Canada’s Sigma Lithium Resources aims to put Brazil on the map
Canadian mining company Sigma Lithium Resources is developing a mine in Brazil that it claims could put the country on the map as a high-grade lithium producer. Sigma is raising up to C$30m ($23.8m) through a Toronto Stock Exchange listing, as part of a plan to invest C$85m for initial production of 240,000 tonnes a year by 2020. It will look to raise further capital for a phase two expansion of similar size.
This would place it in the ranks of producers such as Kidman Resources in the world’s largest lithium mining country, Australia, said Sigma.
Sigma said it had mining rights to an area covering 18,000 hectares and nine past-producing lithium mines in Minas Gerais in Brazil. The initial Sigma operation had a resource estimate of 12.9m tonnes of ore with a 1.56 per cent lithium oxide average grade, which is considered high in the industry.
The entire site could have resources of up to 70m tonnes, executives say. “It is interesting, it’s going to take a fair number of people by surprise,” said MacMurray Whale, an analyst at Cormark Securities in Canada. “The industry hasn’t really thought about Brazil and what they may have.”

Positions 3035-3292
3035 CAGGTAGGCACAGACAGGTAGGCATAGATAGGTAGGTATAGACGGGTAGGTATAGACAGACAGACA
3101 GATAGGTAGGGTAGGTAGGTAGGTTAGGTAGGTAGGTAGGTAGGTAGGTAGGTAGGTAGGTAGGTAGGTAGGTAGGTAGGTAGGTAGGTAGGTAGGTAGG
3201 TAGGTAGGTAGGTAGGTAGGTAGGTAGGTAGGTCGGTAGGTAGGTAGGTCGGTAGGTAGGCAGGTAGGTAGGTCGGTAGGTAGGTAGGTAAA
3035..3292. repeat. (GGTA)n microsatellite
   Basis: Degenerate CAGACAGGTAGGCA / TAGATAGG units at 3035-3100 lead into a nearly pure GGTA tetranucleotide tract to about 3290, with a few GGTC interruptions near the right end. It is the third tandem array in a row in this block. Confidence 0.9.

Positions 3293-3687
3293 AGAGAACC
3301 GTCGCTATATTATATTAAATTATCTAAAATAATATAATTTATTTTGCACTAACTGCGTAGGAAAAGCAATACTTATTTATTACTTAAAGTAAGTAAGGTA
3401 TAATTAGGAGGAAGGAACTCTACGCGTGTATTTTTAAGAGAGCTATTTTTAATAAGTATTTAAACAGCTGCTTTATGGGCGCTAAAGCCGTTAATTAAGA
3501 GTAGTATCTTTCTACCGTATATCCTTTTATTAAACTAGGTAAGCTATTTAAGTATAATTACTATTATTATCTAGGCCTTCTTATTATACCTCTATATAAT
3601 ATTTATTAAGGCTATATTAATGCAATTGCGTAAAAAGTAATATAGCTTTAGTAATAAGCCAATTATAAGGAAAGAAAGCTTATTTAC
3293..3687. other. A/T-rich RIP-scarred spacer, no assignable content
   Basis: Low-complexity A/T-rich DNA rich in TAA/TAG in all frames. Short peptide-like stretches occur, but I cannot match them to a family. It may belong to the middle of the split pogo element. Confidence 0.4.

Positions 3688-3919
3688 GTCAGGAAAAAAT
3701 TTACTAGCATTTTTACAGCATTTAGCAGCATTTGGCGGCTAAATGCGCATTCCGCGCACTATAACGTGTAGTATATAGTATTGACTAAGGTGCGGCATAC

Sigma said its output could be used for electric vehicles in Brazil or could be sold for export. Almost all electric cars, such as the Nissan Leaf and Tesla Model S, use lithium-ion batteries because of their light weight and higher energy density. Brazil is the world’s biggest producer of iron ore through Vale, the country’s largest mining company, but has up to now only been a very minor producer of lithium, which it mines from hard rock.
It would face stiff competition from neighbouring countries with higher reserves, where the material is found in brine under salt flats, pumped, evaporated, and then refined. The so-called “lithium triangle” of Chile, Argentina, and Bolivia has 27.2m tonnes of identified lithium resources, versus Brazil’s 180,000 tonnes, according to the US Geological Survey.
Argentina is investing in its lithium industry, and Bolivia has made progress in exports. Last month, Chile’s SQM, one of the biggest producers, was given approval to increase production to meet demand from electric carmakers. “Our reserves are small in worldwide terms, representing less than 1 per cent of the total lithium reserves,” said Vinicius Paes of the Brazilian Geological Service.
“Unlike in Argentina, Chile, or Bolivia, where lithium is found in brines, ours is found in hard rock, which has slightly higher extraction costs.” He believes growing demand means Brazil can compete nonetheless. Tim Oliver, a US-based lithium consultant, said that if there were a deposit in Brazil with very high grade lithium, the country may be able to compete with Australia, but he warns there are other projects in the pipeline there.